Factors are the foundations of investing that define the broad drivers of returns across asset classes. Investing in factors can help improve portfolio outcomes, reduce volatility and enhance diversification.
In a recent discussion with Outlook Money, Umesh Kumar Daila, head – ETF sales, Mirae Asset Investment Managers India Pvt Ltd, demystified factor investing, the strategies one should adopt while opting for factor-based investing, and the typical asset allocation one should follow. He was in discussion with Sutirtha Sanyal, assistant editor, Outlook Money.
Here are some edited excerpts from the discussion.
Could you help our viewers understand factor investment strategy?
Factor investing is an investment strategy where the stocks are selected based on well-researched attributes, which help in terms of growth or returns. For instance, selecting a stock based on lesser volatility, lesser risk, equal weight, or momentum can be considered as factor investing.
There are multiple factors which are being used globally. In India, few have been introduced, such as low volatility factor or quality factor.
Where does factor investing stand if we compare it with two popular investment strategies –“Active and Passive”?
Smart beta strategies allow investors to retain many benefits of passive investing while also seeking potential outperformance from the underlying index. The selection of stocks is done by factors, which have worked well historically, and given that the markets are growing, these kind of strategies will play a more important role.
Factor investing is new in India, but how successful is it abroad?
As on February 28, 2023, globally, there are close to 1,280 smart beta products listed around 2,655 listings. The total assets under management (AUM) is around $1.28 trillion. There are around 201 ETF providers who have listed products across 49 exchanges globally, in 38-39 countries.
Smart beta ETFs have witnessed more than $8.3 billion of inflows in last two months of 2023, and if the trend continues, this will be the 31st month of net inflows of smart beta ETFs.
In a country like India, there is always scope for a fund manager to generate alpha. So, what’s the benefit of factor investing?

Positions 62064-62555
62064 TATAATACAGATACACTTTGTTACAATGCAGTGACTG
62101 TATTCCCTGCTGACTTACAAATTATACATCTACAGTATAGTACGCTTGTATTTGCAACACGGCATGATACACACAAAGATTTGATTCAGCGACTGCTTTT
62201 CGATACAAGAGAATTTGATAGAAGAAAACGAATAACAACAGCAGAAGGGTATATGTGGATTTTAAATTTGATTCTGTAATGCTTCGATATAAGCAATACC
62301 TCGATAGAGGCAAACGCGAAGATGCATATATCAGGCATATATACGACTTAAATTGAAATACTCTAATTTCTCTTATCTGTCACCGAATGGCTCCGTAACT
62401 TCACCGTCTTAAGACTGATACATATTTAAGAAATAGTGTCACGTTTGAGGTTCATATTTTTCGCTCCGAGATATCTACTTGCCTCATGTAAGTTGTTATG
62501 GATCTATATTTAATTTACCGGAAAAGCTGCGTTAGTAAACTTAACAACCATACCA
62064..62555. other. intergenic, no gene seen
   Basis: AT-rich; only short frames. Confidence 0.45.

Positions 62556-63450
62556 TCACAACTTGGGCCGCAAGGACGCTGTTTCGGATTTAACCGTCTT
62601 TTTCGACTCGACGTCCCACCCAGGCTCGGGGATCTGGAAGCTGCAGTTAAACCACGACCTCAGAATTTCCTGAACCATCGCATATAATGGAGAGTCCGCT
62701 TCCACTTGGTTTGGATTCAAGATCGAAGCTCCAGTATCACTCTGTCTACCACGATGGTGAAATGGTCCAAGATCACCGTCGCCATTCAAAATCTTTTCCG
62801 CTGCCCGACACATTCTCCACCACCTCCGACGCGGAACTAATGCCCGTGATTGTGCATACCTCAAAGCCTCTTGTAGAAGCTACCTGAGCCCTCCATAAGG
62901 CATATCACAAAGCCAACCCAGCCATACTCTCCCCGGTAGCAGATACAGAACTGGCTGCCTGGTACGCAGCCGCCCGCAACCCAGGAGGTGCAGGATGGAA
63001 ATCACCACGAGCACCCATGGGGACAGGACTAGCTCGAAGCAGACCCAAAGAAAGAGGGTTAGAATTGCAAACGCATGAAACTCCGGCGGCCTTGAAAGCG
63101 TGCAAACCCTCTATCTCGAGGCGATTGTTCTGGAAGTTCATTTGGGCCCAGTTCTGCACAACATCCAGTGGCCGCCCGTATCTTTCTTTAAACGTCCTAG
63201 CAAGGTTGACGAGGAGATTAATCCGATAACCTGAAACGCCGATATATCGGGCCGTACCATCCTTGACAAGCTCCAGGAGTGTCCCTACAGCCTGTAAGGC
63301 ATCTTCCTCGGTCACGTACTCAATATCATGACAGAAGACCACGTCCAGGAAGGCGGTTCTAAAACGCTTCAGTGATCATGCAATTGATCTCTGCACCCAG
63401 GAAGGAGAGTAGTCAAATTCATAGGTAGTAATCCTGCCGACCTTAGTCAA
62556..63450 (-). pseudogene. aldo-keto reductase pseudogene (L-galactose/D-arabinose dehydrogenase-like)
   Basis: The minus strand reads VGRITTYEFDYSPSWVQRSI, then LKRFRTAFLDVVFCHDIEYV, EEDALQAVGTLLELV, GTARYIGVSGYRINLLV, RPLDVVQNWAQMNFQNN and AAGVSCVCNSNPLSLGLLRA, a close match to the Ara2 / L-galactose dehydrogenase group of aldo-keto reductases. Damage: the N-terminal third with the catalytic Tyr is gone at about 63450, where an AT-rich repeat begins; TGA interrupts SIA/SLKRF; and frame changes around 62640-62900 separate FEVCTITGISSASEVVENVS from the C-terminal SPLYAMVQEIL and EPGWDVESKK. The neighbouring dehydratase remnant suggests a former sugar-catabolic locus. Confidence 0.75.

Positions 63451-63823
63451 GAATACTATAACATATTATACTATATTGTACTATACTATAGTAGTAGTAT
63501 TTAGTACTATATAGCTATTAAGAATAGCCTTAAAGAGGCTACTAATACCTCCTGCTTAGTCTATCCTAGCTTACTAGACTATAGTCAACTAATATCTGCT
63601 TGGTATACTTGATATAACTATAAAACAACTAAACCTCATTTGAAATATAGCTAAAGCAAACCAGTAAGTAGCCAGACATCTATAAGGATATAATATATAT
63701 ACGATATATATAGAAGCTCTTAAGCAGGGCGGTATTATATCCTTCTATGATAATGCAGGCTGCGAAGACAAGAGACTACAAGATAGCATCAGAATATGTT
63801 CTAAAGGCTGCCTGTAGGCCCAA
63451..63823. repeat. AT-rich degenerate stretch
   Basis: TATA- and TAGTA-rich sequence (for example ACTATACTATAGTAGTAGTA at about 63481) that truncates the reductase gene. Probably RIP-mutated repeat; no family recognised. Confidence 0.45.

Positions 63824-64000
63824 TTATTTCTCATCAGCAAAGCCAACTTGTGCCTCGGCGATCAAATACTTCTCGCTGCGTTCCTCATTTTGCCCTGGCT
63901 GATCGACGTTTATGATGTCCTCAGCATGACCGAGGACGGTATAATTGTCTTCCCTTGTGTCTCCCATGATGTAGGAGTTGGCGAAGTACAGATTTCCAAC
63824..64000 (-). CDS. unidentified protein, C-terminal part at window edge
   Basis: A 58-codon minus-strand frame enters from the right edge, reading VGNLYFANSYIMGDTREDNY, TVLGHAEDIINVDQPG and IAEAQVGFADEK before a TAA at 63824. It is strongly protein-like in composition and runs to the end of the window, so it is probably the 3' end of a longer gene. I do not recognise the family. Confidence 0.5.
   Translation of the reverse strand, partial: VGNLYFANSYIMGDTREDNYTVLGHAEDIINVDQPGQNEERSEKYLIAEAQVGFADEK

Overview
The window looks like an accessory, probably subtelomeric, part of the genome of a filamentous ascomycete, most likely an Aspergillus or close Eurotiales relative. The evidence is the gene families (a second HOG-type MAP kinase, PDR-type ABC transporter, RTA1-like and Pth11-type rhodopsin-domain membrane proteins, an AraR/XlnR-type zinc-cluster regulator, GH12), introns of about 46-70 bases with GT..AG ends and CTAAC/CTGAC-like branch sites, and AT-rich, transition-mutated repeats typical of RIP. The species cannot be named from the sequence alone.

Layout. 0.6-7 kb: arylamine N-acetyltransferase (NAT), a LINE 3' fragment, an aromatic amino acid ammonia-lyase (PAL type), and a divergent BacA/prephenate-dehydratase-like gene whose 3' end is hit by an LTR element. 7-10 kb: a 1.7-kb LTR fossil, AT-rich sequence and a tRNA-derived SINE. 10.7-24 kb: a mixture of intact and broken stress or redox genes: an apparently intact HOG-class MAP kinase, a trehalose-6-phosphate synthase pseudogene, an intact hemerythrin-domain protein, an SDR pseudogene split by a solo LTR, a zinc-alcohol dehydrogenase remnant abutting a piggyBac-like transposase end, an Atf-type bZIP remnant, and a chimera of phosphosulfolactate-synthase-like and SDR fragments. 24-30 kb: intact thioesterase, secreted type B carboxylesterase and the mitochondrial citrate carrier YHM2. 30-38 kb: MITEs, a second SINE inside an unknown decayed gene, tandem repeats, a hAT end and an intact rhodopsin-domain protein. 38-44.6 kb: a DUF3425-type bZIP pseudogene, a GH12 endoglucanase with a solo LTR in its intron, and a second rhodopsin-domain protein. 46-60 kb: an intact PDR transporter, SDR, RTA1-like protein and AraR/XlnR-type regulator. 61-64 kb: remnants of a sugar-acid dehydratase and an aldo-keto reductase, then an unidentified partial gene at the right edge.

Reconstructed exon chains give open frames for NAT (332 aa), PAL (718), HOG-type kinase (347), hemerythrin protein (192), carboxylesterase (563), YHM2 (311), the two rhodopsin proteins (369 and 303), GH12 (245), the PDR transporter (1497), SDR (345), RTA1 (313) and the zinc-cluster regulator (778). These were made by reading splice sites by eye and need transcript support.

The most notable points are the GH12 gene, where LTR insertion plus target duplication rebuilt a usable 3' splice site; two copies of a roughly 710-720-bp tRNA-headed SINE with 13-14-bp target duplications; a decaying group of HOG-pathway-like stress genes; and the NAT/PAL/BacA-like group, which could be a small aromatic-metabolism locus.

Let’s say, you choose a specific factor, such as low volatility, and the markets are turbulent. In those scenarios, low volatility kind of factors might play well, and from an investor perspective, especially in India, which is still an alpha-driven market, for completing a portfolio, these kind of factors are playing an important role.
What are the things investors should keep in mind while opting for factor-based investment?
Smart-beta factors are based on pre-set rules, and these will remain unchanged across market cycles. So investors will have to keep in mind what sort of factors he/she is looking for and whether they are going for a short-term call or a long-term perspective. Factor investing will give good diversification, and so, investors can look at choosing factors depending on how the market will behave for his/her portfolio.
How can an investor decide on factor investing while building a portfolio, as different factor follows different approach such as high beta, lower valuation and so on….?
Investor should match his/her risk profile with the investment. Every factor has a different kind of risk appetite and investor should look for that. For instance, if the market in a bull phase, then momentum factors might do well, and the investor will benefit as the selection will be based on stocks which are showing higher momentum than the rest of the market.
Similarly, in a downturn market, investor can look for low-volatility factor, which will give him an exposure to those companies which are less volatile in the turbulent market.
Who are the typical investors in the Indian market?
There has been a steady growth in mutual fund investor account, and across categories. From the perspective of assets under management (AUM), 90 per cent is by institutional investors, but when we talk of the number of accounts, close to 98 per cent of folios belong to retail investors. Similar kind of trend exists in factor investing as well.
What should be the ideal portfolio allocation?
This should be based on one’s investment objective and goal. The call can be short-term or long-long depending on the investor’s outlook. So, an investor can relook at his/her portfolio to see what factors are missing and accordingly include them to give a kicker and stability to his portfolio.
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